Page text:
In Wurms, the massacre was preceded by a concocted blood libel:
The remaining Jews were given shelter by the Bishop, but the mob murdered them too thirteen days later.
In Mainz, between 1014 and 1,200 Jews were murdered. (Ahituv, Shmuel, The Jewish People: An Illustrated History, Continuum, 2006, p. 251) The slaughter was conducted by armed knights under Emmicho (or Emich), rather than by an unruly mob. The chronicler of Mainz recorded:
Following the first Crusade, many of the forcibly converted Jews were allowed to take up their faith again, against the objections of the anti-Pope Clement III. Some time during this period, the cry of "HEP, HEP" may have originated. It is variously thought to be a derisive call to livestock or the abbreviation of the Latin phrase, Heirosolyma Est Perdita (Jerusalem is lost).
The Second Crusade (1145-47) was accompanied by the preaching of an itinerant friar, Radulph, who called for slaying the Jews. Jews were expelled from Magdeburg and Halle. At Wurzburg, Crusaders slew the Rabbi and about 21 men women and children. But the strenuous intervention of St Bernard of Clairvaux attenuated the massacres. Bernard preached the crusade, but he opposed and debated Radulph. He set forth, once again and in detail, the doctrine of Jews as witnesses of the correctness of Christianity. Jews are not to be disturbed or destroyed, as they are living symbols of the Passion; they are punished mainly by dispersion, so that they shall be witnesses. They must not be murdered, as they must be saved for ultimate conversion.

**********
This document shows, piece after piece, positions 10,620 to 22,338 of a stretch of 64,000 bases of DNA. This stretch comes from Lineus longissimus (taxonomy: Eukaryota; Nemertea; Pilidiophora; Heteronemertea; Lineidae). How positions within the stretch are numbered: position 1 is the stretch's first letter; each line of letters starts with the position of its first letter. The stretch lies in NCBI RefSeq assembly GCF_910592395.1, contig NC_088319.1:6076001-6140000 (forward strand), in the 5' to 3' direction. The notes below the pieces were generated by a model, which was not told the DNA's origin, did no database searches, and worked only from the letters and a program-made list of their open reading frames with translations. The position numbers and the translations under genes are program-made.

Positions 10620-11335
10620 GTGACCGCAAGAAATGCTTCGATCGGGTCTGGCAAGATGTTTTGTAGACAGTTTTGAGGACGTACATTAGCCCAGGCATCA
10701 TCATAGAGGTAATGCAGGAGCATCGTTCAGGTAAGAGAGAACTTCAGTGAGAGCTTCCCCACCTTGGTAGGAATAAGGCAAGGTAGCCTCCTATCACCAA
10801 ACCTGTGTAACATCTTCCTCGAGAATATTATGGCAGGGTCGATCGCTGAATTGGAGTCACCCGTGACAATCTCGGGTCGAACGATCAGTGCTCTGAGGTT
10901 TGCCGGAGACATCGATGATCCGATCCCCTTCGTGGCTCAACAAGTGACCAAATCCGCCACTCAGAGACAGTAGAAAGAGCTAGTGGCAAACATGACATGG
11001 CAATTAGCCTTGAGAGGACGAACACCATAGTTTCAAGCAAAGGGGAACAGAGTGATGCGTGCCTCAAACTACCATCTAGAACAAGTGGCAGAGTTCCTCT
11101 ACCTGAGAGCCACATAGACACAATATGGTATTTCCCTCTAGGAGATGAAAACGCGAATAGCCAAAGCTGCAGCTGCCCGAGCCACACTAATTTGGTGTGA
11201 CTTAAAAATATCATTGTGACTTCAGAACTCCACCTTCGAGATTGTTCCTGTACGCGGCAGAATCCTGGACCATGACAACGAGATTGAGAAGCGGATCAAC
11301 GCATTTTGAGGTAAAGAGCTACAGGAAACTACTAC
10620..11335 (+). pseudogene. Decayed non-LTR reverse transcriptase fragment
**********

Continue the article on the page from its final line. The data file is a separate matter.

The Third Crusade was marked by pogroms primarily in England. A riot took place at the coronation of Richard the Lion Hearted on September 3, 1189. Following his departure, crusaders who were preparing to follow him attacked the Jews at Lynn, Stamford, Bury St. Edmunds, Colchester, Thetford and Ospringe. At York, on March 18, 1190, 150 Jews immolated themselves to escape immolation or baptism.
The Crusades and the slaughter of the Jews during the Crusades weakened their economic and social position. Christians presently took up trade and competed with Jews. This became a motive for anti-Semitic agitation. It also made the Jews less valuable, as they no longer had a monopoly on trade, and therefore they were more vulnerable. (Sources: Jewish Encylopedia, Encyclopedia Judaica)